Since May 2019, the U.S. has deployed an additional 14,000 troops to the Middle East. This increase is in direct response to Iranian aggression. In the last few months alone, Iran or its proxies shot down an American drone, launched rockets at Saudi oil facilities, and attacked bases in Iraq with U.S. troops on ten separate occasions. Killing Soleimani sends the message that open season on U.S. soldiers and allies is over. 

Prioritize Diplomatic Engagement

The United States benefits from a strong partnership with a free and independent Iraq. A robust U.S. presence in the country provides a forward-deployed counterterror capability, hedges against malign Iranian influence, and buttresses a fledgling Iraqi government whose downfall could spur a return to sectarian violence and civil war. In the wake of Soleimani’s death, the Iraqi parliament approved a non-binding resolution calling for the withdrawal of U.S. forces from the country. Though unfortunate, the vote was merely a symbolic gesture and one that did not gain the backing of a wide spectrum of the parliament. The great majority of Sunni and Kurdish members boycotted the vote, while many Shia members voted “yes” under threat of violent retribution from Iran-backed militias. The ultimate decision will lie with Iraq’s next prime minister, to be chosen in an election in the coming months.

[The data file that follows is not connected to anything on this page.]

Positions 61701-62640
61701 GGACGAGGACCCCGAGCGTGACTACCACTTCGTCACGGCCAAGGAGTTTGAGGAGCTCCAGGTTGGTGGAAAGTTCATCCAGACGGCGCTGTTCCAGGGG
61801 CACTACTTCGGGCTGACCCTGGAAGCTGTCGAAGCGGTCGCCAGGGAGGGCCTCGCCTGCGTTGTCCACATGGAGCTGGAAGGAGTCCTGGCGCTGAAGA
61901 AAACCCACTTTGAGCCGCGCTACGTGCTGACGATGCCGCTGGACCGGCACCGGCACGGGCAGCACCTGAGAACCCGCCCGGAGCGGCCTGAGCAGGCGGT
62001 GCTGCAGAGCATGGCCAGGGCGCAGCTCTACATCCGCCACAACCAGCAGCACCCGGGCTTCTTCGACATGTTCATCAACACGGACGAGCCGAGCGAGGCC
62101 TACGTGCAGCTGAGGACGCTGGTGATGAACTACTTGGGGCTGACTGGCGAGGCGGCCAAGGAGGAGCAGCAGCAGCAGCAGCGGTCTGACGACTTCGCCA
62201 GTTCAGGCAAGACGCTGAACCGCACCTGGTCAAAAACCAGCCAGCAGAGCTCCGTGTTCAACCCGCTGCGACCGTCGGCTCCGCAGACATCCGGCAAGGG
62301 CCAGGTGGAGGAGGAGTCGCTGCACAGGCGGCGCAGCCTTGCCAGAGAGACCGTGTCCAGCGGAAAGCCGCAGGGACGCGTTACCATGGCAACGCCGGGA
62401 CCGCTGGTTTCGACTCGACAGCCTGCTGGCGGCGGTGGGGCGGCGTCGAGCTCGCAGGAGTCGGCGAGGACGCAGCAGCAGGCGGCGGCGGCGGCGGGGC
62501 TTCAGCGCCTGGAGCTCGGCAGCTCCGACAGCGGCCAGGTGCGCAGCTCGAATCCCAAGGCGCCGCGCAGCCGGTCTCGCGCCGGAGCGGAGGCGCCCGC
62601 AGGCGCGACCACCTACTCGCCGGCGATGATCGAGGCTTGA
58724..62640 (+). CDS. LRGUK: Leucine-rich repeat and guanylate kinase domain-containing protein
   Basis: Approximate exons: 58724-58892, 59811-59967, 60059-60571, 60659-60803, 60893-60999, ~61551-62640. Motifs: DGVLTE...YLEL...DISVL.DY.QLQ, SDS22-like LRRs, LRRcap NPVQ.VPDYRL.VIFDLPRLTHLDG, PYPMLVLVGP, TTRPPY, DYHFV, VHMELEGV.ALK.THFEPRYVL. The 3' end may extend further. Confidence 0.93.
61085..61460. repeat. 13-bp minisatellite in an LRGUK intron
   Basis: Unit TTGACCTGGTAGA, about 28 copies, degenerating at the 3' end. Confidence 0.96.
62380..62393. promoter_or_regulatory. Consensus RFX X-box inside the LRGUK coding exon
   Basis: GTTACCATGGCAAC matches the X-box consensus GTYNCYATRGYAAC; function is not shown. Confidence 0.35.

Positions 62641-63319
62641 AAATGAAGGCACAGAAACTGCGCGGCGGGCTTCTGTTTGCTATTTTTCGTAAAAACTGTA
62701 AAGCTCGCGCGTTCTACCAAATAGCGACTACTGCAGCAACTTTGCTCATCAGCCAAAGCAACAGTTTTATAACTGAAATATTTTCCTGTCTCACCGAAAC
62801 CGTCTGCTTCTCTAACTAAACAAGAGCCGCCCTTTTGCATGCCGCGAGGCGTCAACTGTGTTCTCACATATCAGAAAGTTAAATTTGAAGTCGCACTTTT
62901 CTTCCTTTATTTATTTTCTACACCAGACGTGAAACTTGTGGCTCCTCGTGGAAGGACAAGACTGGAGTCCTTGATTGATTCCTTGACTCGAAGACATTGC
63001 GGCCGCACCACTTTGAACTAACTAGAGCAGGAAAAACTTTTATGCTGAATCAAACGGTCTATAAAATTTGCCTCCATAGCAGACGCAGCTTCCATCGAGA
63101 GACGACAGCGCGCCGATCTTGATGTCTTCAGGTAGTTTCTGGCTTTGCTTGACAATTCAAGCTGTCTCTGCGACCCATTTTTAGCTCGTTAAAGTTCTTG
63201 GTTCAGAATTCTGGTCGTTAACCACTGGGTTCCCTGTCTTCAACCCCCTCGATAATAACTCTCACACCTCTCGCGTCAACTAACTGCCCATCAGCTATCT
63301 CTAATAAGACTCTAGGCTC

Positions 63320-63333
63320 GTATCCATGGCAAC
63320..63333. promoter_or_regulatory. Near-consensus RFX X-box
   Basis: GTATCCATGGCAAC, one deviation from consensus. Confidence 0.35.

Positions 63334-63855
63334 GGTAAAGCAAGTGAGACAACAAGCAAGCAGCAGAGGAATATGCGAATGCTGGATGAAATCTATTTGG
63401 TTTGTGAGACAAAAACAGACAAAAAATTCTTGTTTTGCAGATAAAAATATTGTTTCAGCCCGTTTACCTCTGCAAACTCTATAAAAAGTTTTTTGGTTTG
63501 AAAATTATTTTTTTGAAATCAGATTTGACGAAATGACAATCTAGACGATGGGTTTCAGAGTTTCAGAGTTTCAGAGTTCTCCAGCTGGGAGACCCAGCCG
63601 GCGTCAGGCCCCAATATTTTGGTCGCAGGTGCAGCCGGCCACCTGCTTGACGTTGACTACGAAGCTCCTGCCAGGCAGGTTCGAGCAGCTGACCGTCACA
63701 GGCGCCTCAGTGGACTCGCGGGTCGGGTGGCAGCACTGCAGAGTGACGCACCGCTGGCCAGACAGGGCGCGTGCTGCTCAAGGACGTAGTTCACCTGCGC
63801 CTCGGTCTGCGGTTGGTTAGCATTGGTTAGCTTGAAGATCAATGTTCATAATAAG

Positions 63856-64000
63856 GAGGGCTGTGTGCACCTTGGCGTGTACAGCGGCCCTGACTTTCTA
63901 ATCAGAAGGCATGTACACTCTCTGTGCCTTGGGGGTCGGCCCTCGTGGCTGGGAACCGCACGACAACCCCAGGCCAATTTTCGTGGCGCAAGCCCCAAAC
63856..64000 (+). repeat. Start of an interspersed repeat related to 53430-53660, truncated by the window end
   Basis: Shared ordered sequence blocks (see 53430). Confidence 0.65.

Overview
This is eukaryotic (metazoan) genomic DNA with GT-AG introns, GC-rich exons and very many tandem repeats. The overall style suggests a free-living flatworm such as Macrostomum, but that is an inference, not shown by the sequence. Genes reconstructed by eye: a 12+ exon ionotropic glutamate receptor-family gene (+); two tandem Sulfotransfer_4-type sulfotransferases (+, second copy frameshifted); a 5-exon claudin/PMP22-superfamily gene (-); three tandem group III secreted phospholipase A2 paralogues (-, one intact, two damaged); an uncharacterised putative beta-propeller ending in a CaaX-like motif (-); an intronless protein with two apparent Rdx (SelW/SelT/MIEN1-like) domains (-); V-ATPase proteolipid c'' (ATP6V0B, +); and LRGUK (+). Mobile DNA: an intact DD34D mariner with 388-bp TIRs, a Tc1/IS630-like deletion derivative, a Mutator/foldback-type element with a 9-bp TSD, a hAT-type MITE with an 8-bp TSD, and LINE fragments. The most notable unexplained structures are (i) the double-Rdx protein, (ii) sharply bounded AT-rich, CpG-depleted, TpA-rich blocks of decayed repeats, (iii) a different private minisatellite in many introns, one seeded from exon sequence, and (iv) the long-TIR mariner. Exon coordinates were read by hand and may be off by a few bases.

Rather than raging tweetstorms and threatening to destroy Iranian cultural sites, the Trump Administration should instead engage in a diplomatic full-court press to convince the Iraqis of the mutual benefits of U.S. presence. Iraq could never have defeated the Islamic State without U.S. airpower, training, intelligence, and precision-guided weapons. Furthermore, U.S. troops work in tandem with the Iraqi military to counter the growing power of Iranian-backed militia groups. Most Iraqis understand that the U.S. played a powerful role in defeating ISIS, and have little interest in becoming an Iranian client state. The Trump Administration should make this case with utmost clarity, or risk seeing a tactical success become a strategic failure.